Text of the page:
Minnesota Timberwolves center Karl-Anthony Towns (32) controls the ball against Dallas Mavericks forward P.J. Washington (25) in the first quarter during game three of the western conference finals for the 2024 NBA playoffs at American Airlines Center.
Jerome Miron-USA TODAY Sports

Trading Randle could improve the team. But where do the Knicks need improvements?  They are set at point guard. And upgrading the center and small positions are unlikely for various reasons.

That leaves possible upgrades at shooting guard and power forward. Randle is about as good as it gets at power forward, especially considering who could be available. Giannis Antetokounmpo, Karl-Anthony Towns, and Kevin Durant are three wild cards. If Antetokounmpo becomes available, you send the Milwaukee Bucks (essentially) whatever they want and ask questions later.

Towns is unique in that he's one year younger than Randle and is a better shooter. He could be moved if Minnesota's ownership situation takes a wrong turn. But he's also significantly more expensive ($49 million in 2024-25) and is limited in his ability to create off the dribble. We'll have to wait and see what happens there.

Durant is an entirely different beast. He's undoubtedly great, but he's not as great as he once was. At the end of the day, is Durant worth Randle, Bojan Bogdanovic's expiring deal, Miles McBride, and multiple first-round pick? It's debatable. But the Knicks' window to win closes more quickly if that move is made, as Durant is 35 years old and showing signs of his age. So, that's risky, to say the least.

How Randle could help Knicks add another ballhandler

It's easier to imagine upgrading the shooting guard spot. Doing so allows the Knicks to move Donte DiVincenzo to the bench, and permits Hart to continue being the maniac he was in the starting lineup. It also fills their need for a secondary ball handler. But a willing (and specific) trade partner is required. Donovan Mitchell and the Cleveland Cavaliers come to mind. Devin Booker and the Phoenix Suns do, as well. Beyond those two, there aren't many shooting guards likely to be shopped who are worth Randle.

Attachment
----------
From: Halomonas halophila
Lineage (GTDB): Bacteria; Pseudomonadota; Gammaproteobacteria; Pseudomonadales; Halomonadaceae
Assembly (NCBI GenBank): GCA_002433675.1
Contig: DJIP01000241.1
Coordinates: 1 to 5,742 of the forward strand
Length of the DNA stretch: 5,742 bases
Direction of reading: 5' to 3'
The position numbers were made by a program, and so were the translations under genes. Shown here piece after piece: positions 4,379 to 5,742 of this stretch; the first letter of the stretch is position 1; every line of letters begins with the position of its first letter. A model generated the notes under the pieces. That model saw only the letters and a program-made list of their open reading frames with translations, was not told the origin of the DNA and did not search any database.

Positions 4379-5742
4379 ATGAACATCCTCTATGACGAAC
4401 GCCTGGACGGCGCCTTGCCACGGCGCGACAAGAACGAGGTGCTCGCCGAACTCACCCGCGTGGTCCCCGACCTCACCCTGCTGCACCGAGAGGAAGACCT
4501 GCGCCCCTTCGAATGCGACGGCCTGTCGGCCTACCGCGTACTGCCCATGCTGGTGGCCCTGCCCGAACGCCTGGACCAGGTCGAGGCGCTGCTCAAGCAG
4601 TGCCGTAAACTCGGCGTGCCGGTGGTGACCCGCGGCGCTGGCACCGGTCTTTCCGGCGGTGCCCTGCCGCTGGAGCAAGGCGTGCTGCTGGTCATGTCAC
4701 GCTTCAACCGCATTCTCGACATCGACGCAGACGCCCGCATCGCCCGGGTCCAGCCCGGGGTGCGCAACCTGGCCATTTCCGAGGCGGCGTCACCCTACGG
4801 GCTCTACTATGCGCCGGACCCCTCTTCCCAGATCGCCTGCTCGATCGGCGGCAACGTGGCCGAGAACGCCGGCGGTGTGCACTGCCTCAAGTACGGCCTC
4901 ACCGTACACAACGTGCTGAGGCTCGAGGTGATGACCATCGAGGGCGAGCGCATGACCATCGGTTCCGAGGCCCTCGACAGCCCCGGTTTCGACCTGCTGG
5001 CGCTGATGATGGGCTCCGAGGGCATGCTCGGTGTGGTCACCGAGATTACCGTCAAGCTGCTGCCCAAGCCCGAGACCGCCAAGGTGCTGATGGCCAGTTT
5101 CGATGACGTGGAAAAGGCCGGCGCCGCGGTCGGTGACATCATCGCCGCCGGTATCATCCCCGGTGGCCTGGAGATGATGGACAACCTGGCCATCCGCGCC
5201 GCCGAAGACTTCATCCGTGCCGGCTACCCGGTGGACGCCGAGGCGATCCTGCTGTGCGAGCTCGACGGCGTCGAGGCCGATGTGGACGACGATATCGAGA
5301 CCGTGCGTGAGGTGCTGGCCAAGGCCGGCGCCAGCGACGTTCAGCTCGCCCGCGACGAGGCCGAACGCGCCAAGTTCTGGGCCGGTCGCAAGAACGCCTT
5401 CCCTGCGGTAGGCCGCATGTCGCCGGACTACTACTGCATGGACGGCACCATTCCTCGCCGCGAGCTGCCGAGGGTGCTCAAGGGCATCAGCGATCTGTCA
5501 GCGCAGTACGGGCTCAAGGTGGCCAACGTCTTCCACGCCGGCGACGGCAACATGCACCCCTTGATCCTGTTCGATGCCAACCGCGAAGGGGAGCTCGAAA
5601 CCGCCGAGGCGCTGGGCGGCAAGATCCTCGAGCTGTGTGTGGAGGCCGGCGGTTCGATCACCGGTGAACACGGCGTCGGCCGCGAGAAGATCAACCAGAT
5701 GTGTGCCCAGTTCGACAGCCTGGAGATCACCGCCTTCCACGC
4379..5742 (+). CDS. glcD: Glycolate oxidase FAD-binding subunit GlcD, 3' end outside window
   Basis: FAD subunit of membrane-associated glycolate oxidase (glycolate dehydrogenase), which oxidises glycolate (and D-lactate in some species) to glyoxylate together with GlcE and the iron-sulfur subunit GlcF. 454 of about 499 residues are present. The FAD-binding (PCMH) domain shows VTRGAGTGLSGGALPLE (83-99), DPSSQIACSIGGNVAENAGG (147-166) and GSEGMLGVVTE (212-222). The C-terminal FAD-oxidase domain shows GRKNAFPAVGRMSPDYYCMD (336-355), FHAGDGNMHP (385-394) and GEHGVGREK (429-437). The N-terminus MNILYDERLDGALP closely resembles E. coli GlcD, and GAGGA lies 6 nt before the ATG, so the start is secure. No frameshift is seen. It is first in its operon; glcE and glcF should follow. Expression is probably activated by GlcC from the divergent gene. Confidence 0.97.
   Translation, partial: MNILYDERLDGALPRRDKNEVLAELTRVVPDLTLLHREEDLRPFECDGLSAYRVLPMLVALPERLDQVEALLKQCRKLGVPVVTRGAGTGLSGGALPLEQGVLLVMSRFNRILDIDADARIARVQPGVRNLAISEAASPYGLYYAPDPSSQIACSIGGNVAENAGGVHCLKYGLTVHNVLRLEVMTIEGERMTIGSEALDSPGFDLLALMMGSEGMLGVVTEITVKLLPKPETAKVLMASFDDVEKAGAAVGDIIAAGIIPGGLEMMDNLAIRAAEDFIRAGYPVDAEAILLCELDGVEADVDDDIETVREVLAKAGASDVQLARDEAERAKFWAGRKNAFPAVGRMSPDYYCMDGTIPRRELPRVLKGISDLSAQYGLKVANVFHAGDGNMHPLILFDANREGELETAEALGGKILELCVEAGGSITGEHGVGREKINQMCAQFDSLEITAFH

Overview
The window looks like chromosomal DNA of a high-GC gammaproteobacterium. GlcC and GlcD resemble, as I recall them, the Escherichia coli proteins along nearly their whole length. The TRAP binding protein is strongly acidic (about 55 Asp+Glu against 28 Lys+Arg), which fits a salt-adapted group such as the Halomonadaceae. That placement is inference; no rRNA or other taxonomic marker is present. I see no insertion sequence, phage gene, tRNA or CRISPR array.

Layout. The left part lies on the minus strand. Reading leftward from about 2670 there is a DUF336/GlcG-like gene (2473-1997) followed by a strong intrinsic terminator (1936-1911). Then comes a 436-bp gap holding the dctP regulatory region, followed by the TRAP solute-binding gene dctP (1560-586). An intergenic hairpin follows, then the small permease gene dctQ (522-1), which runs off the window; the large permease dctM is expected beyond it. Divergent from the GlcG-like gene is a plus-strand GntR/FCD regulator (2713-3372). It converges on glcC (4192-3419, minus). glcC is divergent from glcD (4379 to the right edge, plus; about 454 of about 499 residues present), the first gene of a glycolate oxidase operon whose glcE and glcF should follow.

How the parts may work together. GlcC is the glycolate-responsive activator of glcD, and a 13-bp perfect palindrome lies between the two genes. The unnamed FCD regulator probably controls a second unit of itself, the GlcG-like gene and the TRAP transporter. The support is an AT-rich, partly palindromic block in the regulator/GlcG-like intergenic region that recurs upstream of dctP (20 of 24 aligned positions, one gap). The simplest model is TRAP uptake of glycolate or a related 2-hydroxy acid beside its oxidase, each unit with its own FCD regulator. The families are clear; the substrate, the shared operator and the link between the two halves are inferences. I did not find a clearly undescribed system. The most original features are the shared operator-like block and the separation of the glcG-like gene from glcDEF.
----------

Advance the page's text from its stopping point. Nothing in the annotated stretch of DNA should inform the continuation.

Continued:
Looking ahead, the Knicks are pretty complete as currently constructed. Are they good enough to win it all? Maybe. And maybe we'll get to see. But rushing to break up this team would be unwise, especially considering Randle's familiarity and chemistry with his teammates.

Now, trading Randle for certain players is a no-brainer, but that means a select few players. Further, doing so requires an understanding of who's being added and how they'll fit with this team.

Love him or hate him, Randle produces, and he's almost always available to play (this season notwithstanding). So, the Knicks should consider every last implication of trading Randle before doing so. They've built the foundation of a really good team. And breaking that up to chase a star can set them back if they add the wrong one.

Thankfully, the Knicks (under Leon Rose's leadership) have resisted the urge to trade for stars in the recent past. So, there's reason to believe they'll move forward deliberately.